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I agree with AGM for the North and Lith's for the South! I live in Oklahoma and I guess that is too far North, we have had issues with our Lithiums on our Carado Banff since we purchased and they have an AGM battery tender that controls the heating of the Lith's and BMS. Still issues when temps drop into the 30's. I would not recommend North of the Mason Dixion Line for sure, or only if you are going to put the RV up for the winter!
Does this mean battery heaters don't provide enough heat? Are the lithium batteries in a Carado Banff outside?
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Old 01-14-2019, 03:59 PM   #12
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Yes, the 2 Lithiums on the Carado Banff and Axion are located in a box under and outside. The heaters at under 30* will take 60-90 minutes to warm lith's enough to turn on and accept a charge, I would imagine longer if closer to 0*. I think most lithium batteries on all are located outside due to fire hazard etc.... Not sure, but would think this is the case.
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Old 01-14-2019, 06:08 PM   #13
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Yes, the 2 Lithiums on the Carado Banff and Axion are located in a box under and outside. The heaters at under 30* will take 60-90 minutes to warm lith's enough to turn on and accept a charge, I would imagine longer if closer to 0*. I think most lithium batteries on all are located outside due to fire hazard etc.... Not sure, but would think this is the case.
This means in freezing conditions you can't pull into a rest area and stay overnight. Not acceptable.

One solution would be to install a 100AH lithium battery inside with an A-B-Both switch. When the outside batteries are too cold to function and you don't have the power to heat them use the inside battery to run the furnace overnight.
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Old 01-14-2019, 06:16 PM   #14
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That could work, but dont know about safety of Lith's inside?? Experts can speak on this.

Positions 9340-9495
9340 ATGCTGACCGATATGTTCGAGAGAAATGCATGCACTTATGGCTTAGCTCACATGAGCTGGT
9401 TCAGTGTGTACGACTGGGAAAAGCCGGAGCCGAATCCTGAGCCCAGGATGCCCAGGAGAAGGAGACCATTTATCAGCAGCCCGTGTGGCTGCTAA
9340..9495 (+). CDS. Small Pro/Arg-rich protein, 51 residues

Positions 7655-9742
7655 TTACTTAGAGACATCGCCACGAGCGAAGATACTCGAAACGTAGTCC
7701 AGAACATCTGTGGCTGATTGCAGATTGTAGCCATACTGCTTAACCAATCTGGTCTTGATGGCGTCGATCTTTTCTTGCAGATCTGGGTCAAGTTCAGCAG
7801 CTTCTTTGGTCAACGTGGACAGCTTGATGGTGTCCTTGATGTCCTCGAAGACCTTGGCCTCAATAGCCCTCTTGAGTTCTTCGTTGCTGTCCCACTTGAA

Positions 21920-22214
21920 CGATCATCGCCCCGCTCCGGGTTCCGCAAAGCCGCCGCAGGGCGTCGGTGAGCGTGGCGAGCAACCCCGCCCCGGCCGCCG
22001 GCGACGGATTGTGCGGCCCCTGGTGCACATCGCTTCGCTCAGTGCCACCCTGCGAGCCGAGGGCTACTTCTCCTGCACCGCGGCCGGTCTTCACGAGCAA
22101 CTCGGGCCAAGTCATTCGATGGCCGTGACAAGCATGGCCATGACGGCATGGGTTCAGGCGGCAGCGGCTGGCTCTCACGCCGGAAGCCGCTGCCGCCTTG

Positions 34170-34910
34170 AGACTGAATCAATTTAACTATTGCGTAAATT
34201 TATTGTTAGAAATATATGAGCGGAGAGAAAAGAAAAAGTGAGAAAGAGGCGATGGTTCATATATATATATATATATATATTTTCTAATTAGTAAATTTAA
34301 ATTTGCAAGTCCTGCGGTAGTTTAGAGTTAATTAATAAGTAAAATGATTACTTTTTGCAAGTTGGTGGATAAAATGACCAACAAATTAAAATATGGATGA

If on and warmed you can stay overnight and run elect furnace, etc, I did at 10* in Wyoming in Dec, but had been driving for 10 hours and batteries were on and warmed up.

Issue really is the warm up time needed and keeping them on and active, now I have no experience below 0.

Bottomline they are just a little touchy in the cold, but if OK to have one inside that may be an option to help keep warmer than the battery heater can.
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Old 01-14-2019, 07:06 PM   #15
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That could work, but dont know about safety of Lith's inside?? Experts can speak on this.
I'm no expert but, I believe they are stored outside the van to save space.

At an additional cost, Lithionics has an internal heater that can be added when ordering a battery.

https://lithionicsbattery.com/produc...al-heater-kit/
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Old 01-14-2019, 07:55 PM   #16
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That could work, but dont know about safety of Lith's inside?? Experts can speak on this.
I have yet to hear of a lithium iron RV battery firing off. The lithium batteries noted for that are of a different chemistry. Have I just missed it?
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Old 01-14-2019, 08:00 PM   #17